The Value of Money

“Can we go bowling? Can we go bowling? Can we go bowling? Can we go bowling?”

This is the standard strategy that my children use to get my wife and I to take them somewhere. They badger and harass us until one of us, usually me, gives in, often only by the 124’th repetition.

It is a surprisingly effective strategy. They chip away at my resolve to not give in to them the same way that coal miners chip away at a rock wall until nothing is left but crumbled up bits of my resolve piled up around my feet.

The query, “Can we go (insert any fun activity here)” is the primary means they use to achieve their objective of going bowling, skiing, to the movies, to the park, mini-putting, go-karting, camping, skate boarding, swimming, biking, to their friends house, to McDonalds, to Pizza Hut, to KFC, or to the moon. (Hmmmm….the moon)

With a small adjustment, this same strategy of breaking us down is also used to buy them things. The query simply becomes “I need (insert any object that costs at least ten dollars here.)” This is how they obtain wallets, clothing, clock radios, CD players, video games, sports equipment, shoes, and new cars. (Hmmm…a car)

Although as a recent purchaser of a new car, it struck me that our children, in this age of entitlement, don’t really have a good grasp of the value of money.

They accompanied my wife and I on our final trip to the dealer to pick up our new car. “How much did it cost?” they all wanted to know.

I replied, “A googol bajillion dollars.”

“Wow!” they all said.

So I have tried to educate them on the value of money. For instance, when I was a young boy, a quarter could be used to purchase a 12 ounce glass bottle of Coca Cola and a 10 ounce bag of Hostess potato chips that were packaged in a sort of papery aluminum foil bag. The empty glass bottle could be returned for a two-cent deposit that could be used to finance the purchase of two pieces of Dubble Bubble bubble gum with the little comic strip inside.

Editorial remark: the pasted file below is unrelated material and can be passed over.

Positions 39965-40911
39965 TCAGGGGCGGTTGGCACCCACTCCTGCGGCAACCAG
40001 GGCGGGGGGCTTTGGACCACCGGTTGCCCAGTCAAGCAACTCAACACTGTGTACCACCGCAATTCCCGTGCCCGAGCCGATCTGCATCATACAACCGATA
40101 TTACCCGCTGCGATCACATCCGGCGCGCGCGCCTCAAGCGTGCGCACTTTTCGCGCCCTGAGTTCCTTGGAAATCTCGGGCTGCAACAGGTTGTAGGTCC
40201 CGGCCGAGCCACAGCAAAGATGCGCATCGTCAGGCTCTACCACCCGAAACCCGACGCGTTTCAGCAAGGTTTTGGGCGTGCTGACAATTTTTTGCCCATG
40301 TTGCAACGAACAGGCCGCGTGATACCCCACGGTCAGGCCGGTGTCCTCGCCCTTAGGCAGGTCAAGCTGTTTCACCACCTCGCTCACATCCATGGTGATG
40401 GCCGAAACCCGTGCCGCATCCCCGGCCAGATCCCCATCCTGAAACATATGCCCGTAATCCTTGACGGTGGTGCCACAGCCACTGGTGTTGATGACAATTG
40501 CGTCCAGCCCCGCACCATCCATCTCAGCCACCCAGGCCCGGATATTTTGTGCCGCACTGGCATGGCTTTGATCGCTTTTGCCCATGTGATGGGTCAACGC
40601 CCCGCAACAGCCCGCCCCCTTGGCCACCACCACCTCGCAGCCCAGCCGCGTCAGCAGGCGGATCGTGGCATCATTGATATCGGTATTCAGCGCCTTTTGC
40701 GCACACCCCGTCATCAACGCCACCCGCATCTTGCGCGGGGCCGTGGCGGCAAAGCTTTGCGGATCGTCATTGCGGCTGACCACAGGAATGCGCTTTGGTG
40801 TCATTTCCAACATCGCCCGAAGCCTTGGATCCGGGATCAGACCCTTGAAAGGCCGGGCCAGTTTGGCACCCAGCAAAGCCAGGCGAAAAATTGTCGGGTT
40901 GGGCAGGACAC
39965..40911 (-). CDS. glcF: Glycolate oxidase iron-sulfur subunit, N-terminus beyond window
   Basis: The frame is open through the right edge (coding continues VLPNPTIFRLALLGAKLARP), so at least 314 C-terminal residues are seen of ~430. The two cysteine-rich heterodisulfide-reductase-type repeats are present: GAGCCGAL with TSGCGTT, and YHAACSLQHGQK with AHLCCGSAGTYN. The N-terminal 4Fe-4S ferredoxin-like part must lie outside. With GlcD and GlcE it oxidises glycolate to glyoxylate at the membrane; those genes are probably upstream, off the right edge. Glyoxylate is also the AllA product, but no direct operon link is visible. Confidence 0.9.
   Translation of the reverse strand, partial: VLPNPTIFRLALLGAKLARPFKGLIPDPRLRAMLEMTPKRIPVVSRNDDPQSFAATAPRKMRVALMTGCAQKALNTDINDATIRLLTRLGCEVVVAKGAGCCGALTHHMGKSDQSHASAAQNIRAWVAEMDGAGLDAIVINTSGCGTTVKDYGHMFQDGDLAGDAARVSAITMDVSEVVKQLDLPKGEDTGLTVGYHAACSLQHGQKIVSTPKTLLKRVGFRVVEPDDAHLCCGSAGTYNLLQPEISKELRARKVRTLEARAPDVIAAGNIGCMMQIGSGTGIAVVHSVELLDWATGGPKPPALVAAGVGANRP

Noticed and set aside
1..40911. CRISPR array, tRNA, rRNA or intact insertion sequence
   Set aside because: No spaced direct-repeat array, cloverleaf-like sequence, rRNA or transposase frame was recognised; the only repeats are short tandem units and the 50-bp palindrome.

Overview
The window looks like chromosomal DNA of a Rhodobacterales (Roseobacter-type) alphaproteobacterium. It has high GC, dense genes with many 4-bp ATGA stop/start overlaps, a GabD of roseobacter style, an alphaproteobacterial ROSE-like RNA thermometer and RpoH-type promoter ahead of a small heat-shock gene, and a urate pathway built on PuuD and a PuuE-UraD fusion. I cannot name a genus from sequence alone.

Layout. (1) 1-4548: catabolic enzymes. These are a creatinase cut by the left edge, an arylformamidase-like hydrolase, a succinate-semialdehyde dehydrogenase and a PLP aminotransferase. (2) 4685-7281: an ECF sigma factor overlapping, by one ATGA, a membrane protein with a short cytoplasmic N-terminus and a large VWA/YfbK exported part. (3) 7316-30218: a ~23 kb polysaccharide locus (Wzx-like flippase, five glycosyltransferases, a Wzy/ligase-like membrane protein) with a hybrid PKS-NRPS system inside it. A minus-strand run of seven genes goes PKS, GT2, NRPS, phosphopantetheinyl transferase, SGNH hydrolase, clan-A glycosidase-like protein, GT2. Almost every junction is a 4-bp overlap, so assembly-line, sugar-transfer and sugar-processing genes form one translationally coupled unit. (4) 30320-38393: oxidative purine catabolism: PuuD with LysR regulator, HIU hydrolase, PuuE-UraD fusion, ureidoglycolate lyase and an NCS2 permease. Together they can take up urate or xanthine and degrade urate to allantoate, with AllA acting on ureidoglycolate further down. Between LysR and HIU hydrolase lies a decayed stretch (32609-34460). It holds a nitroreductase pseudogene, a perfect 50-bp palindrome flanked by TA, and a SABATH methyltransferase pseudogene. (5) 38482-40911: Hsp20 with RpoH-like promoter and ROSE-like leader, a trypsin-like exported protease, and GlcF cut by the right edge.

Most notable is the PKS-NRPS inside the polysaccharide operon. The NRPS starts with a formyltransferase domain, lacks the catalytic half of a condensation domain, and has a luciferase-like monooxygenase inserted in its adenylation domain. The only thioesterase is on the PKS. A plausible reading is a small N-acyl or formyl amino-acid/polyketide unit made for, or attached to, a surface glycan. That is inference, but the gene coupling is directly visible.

The only use for a quarter today is to use its edge to scratch off the silver stuff on lotto tickets. When my kids ask for money for something, and I hand them each a quarter, they launch off into peels of hysterical laughter and comment on what a dinosaur their old man is. Nonetheless, they accept the quarters in the hopes that over time, say in a few months of quarter collecting, they will have saved enough money to purchase a chocolate bar.

To teach them the value of money, we went to some local Canada Day celebrations and I gave them each five dollars.

“Here,” I said, “you can spend this money anyway you like. It is up to you to budget your money while we are here.”

Since everything was free except for the food and drinks, I knew that they would have to spend their money wisely if they wished to avoid total dehydration in the 90-degrees heat. When they got hungry and thirsty, I sent them off to the food vendors to decide what they wanted to buy for sustenance.

“Three dollars for a glass of lemonade!” one of them exclaimed.

“Four dollars for a piece of fudge!” another one yelped.

After a while, they managed to find something that fit within their budget, and their daily food dietary requirements. Two of them bought themselves each some French fries and a juice box; another one bought a beaver tail and a can of pop. Note to animal rights activists, the “beaver tail” is not an actual beaver tail – I think. It is a fried up pancake coated in sugar and cinnamon. Just the right amount of sweets all children need to maintain the same level of hyperactivity that popping corn exhibits at the movie theatre concession counter.

They each had a bit of change left – a quarter – that they can use to scratch the silver stuff off of lotto tickets.

And in case you were wondering about the actual purchase price of our new car, it was only half a googol bajillion dollars.

Nick Burn is a freelance writer, husband, father of three, engineer, teacher, and webmaster for the Canadian Catholic Information Network. In his spare time (hah!), he enjoys camping, skiing and reading.

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